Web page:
JETRO Global Connection -Accelerate Innovation with Japan-

Interview
UTokyo IPC -the Innovation Platform to Cultivate Startup Ecosystems around the University of Tokyo

(Japan)
November 18, 2022

UTokyo Innovation Platform Co., Ltd.External site: a new window will open. (UTokyo IPC for short) was founded in 2016 to encourage innovation for university-related startups. The name stands for the corporate identity that serves as the innovation platform for the University of Tokyo, its startups, and society as a whole. It works as a fully owned venture investment arm of the University of Tokyo that currently manages two funds. To learn more about UTokyo IPC, we spoke with Mikio Kawahara, Partner and Chief Investment Officer of IPC1 Fund, and Hideki Nagasaka, Director of the 1stRoundExternal site: a new window will open. (in Japanese only) Incubation Program, which supports the pre-seed phase.

UTokyo IPC’s funds are regarded as a public-private investment of the Japanese government. The initiative, in which four leading national universities, namely Tohoku, Tokyo, Kyoto and Osaka, are engaged, started around 10 years ago under the auspices of MEXT (the Ministry of Education, Culture, Sports, Science and Technology) and METI (the Ministry of Economy, Trade and Industry). Each university has set up and drives its own subsidiary venture capital arm, which suits its circumstances.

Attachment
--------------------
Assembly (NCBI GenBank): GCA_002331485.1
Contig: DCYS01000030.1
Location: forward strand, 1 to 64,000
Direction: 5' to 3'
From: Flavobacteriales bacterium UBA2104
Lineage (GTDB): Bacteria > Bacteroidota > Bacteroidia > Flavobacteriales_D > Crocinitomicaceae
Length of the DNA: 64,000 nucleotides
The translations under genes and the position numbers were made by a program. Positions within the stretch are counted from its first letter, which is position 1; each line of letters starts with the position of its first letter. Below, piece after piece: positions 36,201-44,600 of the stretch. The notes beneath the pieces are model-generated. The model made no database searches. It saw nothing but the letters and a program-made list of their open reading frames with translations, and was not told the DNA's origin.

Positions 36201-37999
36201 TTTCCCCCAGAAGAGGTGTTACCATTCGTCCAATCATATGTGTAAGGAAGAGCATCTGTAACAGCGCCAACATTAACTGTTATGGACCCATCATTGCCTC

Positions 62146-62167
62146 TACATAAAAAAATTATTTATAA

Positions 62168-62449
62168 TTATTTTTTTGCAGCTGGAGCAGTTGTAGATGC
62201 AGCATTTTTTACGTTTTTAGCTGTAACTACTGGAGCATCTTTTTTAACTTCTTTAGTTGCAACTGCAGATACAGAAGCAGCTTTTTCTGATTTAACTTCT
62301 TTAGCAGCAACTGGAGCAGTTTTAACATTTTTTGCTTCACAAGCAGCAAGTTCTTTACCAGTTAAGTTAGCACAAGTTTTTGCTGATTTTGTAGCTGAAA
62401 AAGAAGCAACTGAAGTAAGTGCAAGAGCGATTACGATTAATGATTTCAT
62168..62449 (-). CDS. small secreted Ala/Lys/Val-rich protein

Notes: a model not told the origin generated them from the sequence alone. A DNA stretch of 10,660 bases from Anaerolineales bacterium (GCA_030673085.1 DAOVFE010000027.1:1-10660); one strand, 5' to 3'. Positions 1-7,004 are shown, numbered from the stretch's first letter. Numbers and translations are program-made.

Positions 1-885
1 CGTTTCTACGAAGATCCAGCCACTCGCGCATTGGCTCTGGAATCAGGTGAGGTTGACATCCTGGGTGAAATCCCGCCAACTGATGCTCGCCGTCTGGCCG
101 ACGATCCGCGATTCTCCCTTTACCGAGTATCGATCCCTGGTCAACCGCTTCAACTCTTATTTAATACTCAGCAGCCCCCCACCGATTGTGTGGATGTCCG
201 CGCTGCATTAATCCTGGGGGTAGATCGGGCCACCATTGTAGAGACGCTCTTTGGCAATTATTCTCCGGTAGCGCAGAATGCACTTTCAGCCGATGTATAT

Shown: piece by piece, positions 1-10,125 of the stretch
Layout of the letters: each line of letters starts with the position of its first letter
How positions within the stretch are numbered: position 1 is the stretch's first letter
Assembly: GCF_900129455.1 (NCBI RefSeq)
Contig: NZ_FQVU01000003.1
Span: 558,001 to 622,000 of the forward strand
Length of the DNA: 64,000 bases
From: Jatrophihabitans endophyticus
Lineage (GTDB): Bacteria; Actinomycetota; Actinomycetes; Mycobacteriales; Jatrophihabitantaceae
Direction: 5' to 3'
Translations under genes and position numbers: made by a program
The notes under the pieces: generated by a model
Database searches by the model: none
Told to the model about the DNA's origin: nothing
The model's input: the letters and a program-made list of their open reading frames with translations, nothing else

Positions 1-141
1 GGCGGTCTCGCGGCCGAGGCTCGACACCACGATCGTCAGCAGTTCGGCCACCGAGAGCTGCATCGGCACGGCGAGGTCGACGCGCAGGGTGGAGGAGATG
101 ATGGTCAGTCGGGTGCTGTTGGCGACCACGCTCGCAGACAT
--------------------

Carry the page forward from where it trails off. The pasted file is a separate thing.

Mikio Kawahara and Akiko Tsuchiya (Photographed by JETRO)

Startup Investment through Collaboration with VCs and Industry

Recognizing that global society has become more knowledge-intensive, the University of Tokyo has systematically supported academic environments to promote startup formation in Japan over the past two decades. Today, only the University of Tokyo has spawned more than 400 startups, primarily in the life sciences, hardware, AI, media, and space industries.

UTokyo IPC decided to employ diverse investment structures and approaches in its two funds. The IPC1 Fund was started in 2016 and supports startups primarily in their early to late stages while engaged with private VCs through fund investment. One of the characteristics of this fund is to combine LP investments with VC funds and direct co-investments to startups, thereby enlarging the depth and breadth of support capacities.